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Massage in cincinnati
Friday, September 07 2007

What is a trigger point?  The following description (which is very good!) is taken from Clair Davies' book, "The Trigger Point Therapy Workbook," first edition p. 3.

Travell and Simons describe a trigger point as simply a contraction knot in the muscle tissue. It often feels like a partly cooked piece of macaroni, or like a pea buried deep in the muscle. A trigger point affects a muscle by keeping it both tight and weak. At the same time, a trigger point maintains a hard contraction on the muscle fibers that are directl connected to it. In turn, these taught bands of muscle fier keep constant tension on the muscle's attachments, often producing sympotms in adjacent joints. The constant tension in hte fibers of the trigger point itself restricts circulation in its immediate area. The resulting accumulation of the by-products of metabloism, as well as deprivation of the oxygen and nutrients needed for metabolism, can perpetuate trigger points for months or even years unless some intervention occurs. It's this self-sustaining vicious cycle that needs to be broken (Travell and Simons 1999: 71-75).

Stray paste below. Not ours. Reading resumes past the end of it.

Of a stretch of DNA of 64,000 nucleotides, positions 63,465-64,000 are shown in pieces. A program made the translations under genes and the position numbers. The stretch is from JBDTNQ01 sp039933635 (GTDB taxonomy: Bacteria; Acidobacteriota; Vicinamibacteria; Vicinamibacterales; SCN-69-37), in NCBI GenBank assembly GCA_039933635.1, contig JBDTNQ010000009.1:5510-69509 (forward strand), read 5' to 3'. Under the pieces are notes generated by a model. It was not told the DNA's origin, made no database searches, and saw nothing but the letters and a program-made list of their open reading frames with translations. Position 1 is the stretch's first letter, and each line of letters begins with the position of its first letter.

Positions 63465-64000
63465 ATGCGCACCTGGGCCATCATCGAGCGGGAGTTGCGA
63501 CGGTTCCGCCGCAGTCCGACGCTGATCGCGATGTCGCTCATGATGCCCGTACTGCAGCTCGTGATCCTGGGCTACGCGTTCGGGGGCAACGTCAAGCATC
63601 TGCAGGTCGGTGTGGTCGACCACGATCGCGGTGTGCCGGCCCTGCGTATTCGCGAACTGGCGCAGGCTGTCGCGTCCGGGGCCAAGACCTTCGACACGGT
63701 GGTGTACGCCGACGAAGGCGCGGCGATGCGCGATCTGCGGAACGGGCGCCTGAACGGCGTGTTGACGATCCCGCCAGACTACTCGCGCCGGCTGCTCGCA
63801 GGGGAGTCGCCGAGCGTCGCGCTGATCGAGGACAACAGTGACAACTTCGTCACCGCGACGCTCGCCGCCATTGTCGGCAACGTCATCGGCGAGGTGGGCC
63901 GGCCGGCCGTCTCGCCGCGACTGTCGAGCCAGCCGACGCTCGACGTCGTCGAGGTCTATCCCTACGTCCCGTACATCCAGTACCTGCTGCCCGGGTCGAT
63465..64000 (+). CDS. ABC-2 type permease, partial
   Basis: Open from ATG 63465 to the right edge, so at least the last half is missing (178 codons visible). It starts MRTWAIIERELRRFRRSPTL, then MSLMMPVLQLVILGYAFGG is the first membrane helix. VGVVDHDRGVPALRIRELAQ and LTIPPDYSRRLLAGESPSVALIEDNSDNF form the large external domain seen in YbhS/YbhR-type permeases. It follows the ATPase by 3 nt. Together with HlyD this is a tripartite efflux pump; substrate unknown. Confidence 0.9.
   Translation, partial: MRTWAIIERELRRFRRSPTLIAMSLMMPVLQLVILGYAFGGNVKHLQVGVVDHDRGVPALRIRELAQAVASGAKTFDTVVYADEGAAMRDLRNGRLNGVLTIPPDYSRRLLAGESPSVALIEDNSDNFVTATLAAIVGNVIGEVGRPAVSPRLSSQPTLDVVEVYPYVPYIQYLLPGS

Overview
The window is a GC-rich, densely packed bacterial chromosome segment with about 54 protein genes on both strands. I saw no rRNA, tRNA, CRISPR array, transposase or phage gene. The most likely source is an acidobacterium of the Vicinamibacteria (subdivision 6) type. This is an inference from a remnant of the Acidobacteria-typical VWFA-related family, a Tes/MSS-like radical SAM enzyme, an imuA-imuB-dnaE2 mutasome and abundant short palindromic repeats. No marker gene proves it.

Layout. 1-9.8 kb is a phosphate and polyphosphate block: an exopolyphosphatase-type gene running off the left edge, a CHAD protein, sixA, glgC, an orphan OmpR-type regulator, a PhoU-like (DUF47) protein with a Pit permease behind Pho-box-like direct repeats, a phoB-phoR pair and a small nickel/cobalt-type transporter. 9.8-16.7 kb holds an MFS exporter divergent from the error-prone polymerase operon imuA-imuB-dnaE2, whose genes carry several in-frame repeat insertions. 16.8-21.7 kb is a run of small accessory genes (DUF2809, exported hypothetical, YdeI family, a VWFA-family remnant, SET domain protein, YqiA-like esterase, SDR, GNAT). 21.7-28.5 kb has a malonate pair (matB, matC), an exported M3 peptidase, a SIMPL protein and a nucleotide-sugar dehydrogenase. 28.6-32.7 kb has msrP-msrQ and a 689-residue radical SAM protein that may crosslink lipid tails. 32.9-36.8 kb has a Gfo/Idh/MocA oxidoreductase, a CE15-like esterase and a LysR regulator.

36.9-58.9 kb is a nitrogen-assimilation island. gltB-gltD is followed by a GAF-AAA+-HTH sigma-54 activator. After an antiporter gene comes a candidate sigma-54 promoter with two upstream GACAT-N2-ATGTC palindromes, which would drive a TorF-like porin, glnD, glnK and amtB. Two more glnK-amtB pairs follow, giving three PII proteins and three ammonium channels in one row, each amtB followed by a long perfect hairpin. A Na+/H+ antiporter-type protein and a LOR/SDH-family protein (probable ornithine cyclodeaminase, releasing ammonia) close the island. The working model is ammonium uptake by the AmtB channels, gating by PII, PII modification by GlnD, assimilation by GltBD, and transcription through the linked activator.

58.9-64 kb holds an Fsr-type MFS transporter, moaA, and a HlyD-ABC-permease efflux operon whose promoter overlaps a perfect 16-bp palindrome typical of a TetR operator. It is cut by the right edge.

They often refer pain to other areas of the body. For instance, what you may think is a sinus headache can be caused by trigger points in the scalenes. Usually, therapists will work on trigger points with their thumbs, possibly fingers or elbows. Skilled Ashiatsu therapists can even use their feet, either the heels or the big toe, to release trigger points.

For those that self-treat, a variety of tools can be used. I frequently recommend a tennis ball or super ball on clients' upper back, hips, and those often problematic QLs (Quadratus Lumborums). Other people use devices like a Theracane, BackKnobber, Knobble or T-bar. In an emergency, a well placed door knob can help reduce lower back and hip pain!

Posted by: Mary-Claire AT 10:45 am   |  Permalink   |  Email
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